Ken Smith, President, Alamance Pride
Tamara Kersey, Secretary, Alamance Pride
Laurin Kier, Incoming treasurer, Alamance Pride
Gabrielle Legrand, At-large board member, Alamance Pride
Yun Boylston, MD, Burlington Pediatrics
Lisa Pennington, Chief, Community & Corporate Well-Being, & Past Chair, Alamance Chamber of Commerce
Mark Gordon, President, Alamance Regional Medical Center
Rev. Dr. Bridgette Gloster, Senior Pastor, Springdale AME, Burlington
Rev. Dr. Clay Gloster Jr. Associate Pastor, Springdale AME Burlington
Pastor A. Offord Carmichael, Jr. – Clover Garden, Burlington NC
Mac Williams, President, Alamance Chamber of Commerce
David K Mertz, MD
David Carter, Allen Tate Realtors
The debate over the Confederate monument that sits outside the Historical Alamance County Courthouse has returned to light as groups continue to make their stances known.
Over the weekend of June 20, two groups of people descended upon the monument.
One, protesting the placement of the statue, while others, who support the statue where it stands, held Confederate flags and stood next to it.
One man was charged with disorderly conduct, while another was charged with assault on a female.
“It was very tense; it seems to be a threat to public safety at this point,” Graham Chapter of the NAACP President Barrett Brown said.
The debate over the statue has been a battle of his for years.
He said it’s about trying to “have some truth and reconciliation, it’s time for this monument to go for all sorts of ethical and moral reasons.”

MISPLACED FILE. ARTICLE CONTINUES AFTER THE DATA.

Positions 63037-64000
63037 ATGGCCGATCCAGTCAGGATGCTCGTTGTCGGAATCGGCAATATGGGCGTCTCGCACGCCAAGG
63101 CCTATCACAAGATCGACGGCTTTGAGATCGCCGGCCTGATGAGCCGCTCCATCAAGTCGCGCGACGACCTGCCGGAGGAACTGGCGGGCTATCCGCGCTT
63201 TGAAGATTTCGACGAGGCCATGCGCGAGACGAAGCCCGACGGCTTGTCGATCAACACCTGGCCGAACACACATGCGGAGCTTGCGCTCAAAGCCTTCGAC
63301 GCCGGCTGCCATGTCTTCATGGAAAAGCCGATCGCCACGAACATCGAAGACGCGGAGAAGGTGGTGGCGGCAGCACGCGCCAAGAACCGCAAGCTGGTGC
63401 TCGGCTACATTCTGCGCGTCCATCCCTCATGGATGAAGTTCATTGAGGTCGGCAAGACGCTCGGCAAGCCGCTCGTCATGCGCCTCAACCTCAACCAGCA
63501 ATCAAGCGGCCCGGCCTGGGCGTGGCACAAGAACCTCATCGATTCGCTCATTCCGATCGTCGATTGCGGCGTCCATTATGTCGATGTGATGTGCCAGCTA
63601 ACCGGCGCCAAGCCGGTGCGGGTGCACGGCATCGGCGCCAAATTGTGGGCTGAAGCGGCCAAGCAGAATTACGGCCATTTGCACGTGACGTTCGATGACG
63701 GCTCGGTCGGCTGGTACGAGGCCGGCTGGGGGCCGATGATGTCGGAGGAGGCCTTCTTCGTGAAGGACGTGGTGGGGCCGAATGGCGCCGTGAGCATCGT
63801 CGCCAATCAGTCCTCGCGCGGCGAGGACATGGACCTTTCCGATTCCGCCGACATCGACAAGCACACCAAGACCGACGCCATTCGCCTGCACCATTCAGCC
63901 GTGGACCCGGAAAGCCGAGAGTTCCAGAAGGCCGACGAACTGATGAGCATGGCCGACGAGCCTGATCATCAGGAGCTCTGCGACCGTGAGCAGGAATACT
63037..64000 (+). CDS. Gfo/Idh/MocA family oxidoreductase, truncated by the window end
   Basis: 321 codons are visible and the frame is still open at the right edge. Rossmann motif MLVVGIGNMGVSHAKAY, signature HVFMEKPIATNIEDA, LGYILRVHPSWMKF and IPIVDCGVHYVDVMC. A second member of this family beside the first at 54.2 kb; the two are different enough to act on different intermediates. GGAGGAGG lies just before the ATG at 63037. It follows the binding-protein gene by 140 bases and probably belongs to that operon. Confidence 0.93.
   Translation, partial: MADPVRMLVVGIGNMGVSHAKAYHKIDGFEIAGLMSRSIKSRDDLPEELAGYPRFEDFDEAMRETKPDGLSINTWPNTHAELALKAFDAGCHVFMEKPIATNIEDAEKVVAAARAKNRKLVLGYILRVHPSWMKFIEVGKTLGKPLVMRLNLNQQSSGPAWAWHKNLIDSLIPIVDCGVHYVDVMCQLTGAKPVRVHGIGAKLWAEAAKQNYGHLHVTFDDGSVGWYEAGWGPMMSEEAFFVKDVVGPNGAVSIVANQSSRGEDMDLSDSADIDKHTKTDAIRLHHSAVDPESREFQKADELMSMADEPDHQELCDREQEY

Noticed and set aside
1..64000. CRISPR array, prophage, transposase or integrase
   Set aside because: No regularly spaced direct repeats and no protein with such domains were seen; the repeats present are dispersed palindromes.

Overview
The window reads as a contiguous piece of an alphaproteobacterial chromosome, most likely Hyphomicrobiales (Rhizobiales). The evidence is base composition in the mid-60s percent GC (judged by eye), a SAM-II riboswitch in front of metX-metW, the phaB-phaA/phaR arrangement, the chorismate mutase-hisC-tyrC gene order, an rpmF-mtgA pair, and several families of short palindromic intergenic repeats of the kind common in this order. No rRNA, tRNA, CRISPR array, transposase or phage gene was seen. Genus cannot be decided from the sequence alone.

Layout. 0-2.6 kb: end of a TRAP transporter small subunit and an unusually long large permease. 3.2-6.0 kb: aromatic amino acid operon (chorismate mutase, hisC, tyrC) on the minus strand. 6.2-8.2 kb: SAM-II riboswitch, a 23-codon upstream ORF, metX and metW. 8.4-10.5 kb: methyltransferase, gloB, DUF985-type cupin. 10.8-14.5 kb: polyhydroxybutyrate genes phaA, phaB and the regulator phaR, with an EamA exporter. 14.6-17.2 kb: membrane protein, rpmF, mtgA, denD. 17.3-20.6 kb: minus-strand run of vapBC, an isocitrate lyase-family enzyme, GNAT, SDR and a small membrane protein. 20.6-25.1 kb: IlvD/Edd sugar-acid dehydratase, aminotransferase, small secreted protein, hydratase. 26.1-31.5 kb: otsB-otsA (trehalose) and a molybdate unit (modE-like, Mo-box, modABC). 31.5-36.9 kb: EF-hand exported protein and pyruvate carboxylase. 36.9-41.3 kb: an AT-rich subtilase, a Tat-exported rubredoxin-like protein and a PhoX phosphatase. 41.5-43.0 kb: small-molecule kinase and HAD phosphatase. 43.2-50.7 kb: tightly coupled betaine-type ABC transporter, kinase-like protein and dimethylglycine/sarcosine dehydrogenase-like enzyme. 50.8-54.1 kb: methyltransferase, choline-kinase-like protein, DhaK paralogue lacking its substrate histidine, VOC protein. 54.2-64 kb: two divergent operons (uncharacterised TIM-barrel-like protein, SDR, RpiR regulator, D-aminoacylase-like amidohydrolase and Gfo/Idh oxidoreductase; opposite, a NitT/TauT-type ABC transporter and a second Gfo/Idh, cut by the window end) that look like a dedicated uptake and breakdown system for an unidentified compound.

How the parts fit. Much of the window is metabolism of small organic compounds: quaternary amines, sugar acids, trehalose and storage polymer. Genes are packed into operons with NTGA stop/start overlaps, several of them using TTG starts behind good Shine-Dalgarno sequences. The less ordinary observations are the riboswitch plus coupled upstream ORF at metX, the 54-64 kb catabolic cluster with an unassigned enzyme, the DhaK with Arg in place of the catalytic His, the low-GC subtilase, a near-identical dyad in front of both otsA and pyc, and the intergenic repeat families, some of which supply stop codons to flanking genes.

In the past he explained that he and his group have had conversations with county leaders. They want to see the statue moved to a different location.
“If the monument was in a museum, or on a battlefield, where it could be an educational tool with context, that would be completely different,” he said.
In those attempts, his group got far into the conversation, but the debate over who owns the land, the statue, and who can move it, have been a major hold up.
Those who oppose the monument being moved anywhere without a vote from the public argue it belongs to the public and no one else.
“That is a local representation of the people from Alamance County who died during the Civil War,” said Gary Williamson, the founder of ACTBAC.
He argues that the monument is not a symbol of hate, but heritage.
“It is a representation of the people of Alamance County who, at the time, felt like they were fighting for what they believed in,” Williamson said.
As the conversations grow over it, so do the discussions about where to move it.
While Brown points toward a setting that provides historical content, Williamson fears it would be vandalized if moved anywhere else.
FOX8 reached out to all of the Alamance County Commissioners. The only person who responded was Commissioner Tim Sutton.
He said the commissioners have not had a chance to discuss this recent issue.
He does not know if this would be a topic placed up for a vote in the near future. He even stressed that it could be left up to the newest members of the county commissioners, as most of those on the board were looking to leave after this term.